Build a web server on a business card sized PCB (discussed here on Slashdot). This uses a micro-SD card to hold the files that the web server will serve up. Sparkfun Electronics has a similar, pre-built, Mini-Web PIC Development Board for about $40, the main difference is that it only has 128Kbytes of on-board storage for the web pages - though if you were using this to implement parts of a home control system that would not be an issue. Another possibility are the EZ Web Lynx devices.  In Why RAID 5 Stops Working in 2009 the author argues that with the arrival of 2TB drives RAID arrays will have got large enough that the unrecoverable read error rate will put a RAID rebuild at significant risk. While this seems possible it would appear to be a rather poor software design if a RAID system completely fails a rebuild if a single read error happens, I would have thought that the logical thing to have done would have been to pause the rebuild and ask the operator if he wanted to stop or continue and accept the consequences (which would probably be a corrupted file). A comment on this issue that addresses some of the concerns. An article that looks at the causes of some of the drive errors. How the UNRAID system handles this issue gets discussed here, with UNRAID the data is not striped so a failure of this kind will not affect the whole array and, according to the developers, an error of this kind during an array rebuild will not stop the rebuild (though a file may be corrupted as a result). CERN took some time to research the silent data corruption problem. Slashdot has another discussion of the issue of RAID arrays becoming more likely to fully fail during a rebuild. Adaptec goes through some of the reliability calculations for RAID arrays here and here. A graduate student takes a look at RAID system reliability through simulations. Another article on the unrecoverable read error problem. There is a research project looking at read errors in Microsoft, an interim progress report is here. This article examines the probability of encountering a read error while rebuilding a RAID array and explains the math fairly well. The paper: An Analysis of Data Corruption in the Storage Stack takes a look at all sorts of error sources, incuding the UREs. Are there really differences between the SATA and more expensive SCSI and Fibre Channel drives? The importance of disk scrubbing as a way of keeping the UREs at bay. A white paper from Hitachi on the URE issue and why RAID6 makes sense (though it looks like their math might be off). Wikipedia's article on S.M.A.R.T. explains a lot of the SMART counters. Hard Disk MTBF: Flap or Farse calls into question the reliability of MTBF ratings, as does this paper.  An ad-hoc review of 21 different USB flash drives (from 1GB to 64GB). This got extended in a second part which looks at the speed difference between FAT32 and NTFS for these drives. Generally FAT32 was a bit faster than NTFS. Note that for transferring files between different computers, especially when they are in different domains, FAT32 is much easier to use.  An "after 6 months" report on switching to solar power for a house, this shows the difference between summer and winter electric generation. Some of the comments talk about the apparent error in this installation - the panels are mounted flat to the roof which does not allow for tracking within the day or across the seasons (which will affect power generation greatly). An update on how this is going after a year.  The limitations of computer math, though in some systems (like that of the Patriot missile control system) it is more limited than it should be. The cited error in time calculations of 0.34 seconds (which lead to an error in position of almost 700m) strikes me as a bit odd given that the time was being stored with a 0.1 second resolution. Normally when one is storing times in a computer system those times are obtained from a higher precision hardware timer circuit which might work to milli-second or even micro-second accuracy and only when the time is sampled by the computer is it rounded down to the 0.1 second resolution. If this is done, then each time stamp is accurate to +/-0.05 seconds and the difference between any two such sampled times has a maximum absolute error of 0.1 seconds (but a typical error of less than that). Now given a 0.1 second error the position should really have been accurate to within about 200m - the next question would be is that accurate enough?  Slashdot discusses the price difference between lithium ion batteries intended for laptops and power tools.  Some articles on the Weibull distribution which can be used to model the probability of failure of devices. The significant difference between this and the normal distribution is that the Weibull is a one-sided curve, so all the events happen above a reference point rather than being distributed on either side of the reference point. This makes sense for things like time to failure given that a component cannot fail before it is put into use (well, if you include manufacturing defects and shipping issues it could...).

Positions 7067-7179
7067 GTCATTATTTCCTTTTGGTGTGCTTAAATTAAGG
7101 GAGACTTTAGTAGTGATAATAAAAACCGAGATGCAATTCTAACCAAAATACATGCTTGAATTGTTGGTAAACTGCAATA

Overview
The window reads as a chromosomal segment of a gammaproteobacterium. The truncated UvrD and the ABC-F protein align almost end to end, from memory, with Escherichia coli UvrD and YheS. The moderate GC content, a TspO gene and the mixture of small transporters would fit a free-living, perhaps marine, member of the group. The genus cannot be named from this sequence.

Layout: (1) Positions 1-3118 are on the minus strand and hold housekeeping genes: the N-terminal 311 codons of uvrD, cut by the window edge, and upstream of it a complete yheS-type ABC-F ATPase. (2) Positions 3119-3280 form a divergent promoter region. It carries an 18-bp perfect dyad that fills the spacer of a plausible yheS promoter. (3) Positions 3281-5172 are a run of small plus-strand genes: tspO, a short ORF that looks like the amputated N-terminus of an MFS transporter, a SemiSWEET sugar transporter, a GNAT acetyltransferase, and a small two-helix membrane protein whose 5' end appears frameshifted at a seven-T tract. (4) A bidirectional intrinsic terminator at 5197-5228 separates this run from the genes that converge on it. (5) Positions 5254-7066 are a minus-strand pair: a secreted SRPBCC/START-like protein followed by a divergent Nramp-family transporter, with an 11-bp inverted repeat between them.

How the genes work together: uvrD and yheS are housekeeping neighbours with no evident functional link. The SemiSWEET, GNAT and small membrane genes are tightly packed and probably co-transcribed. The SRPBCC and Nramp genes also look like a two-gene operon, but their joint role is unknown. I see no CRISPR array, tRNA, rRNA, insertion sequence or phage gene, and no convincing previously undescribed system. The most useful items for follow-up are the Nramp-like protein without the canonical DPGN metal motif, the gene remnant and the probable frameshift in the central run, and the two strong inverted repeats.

Mobilicity is a new cell phone provider that started service in May'10 in Toronto Canada. Their plans are all "unlimited" the only difference between them being the features carried. Unfortunately this means to get data from them one has to get all the other features too, meaning for any data you have to pay $65/month, even if you don't do much voice. 
['difference'] is in these pages: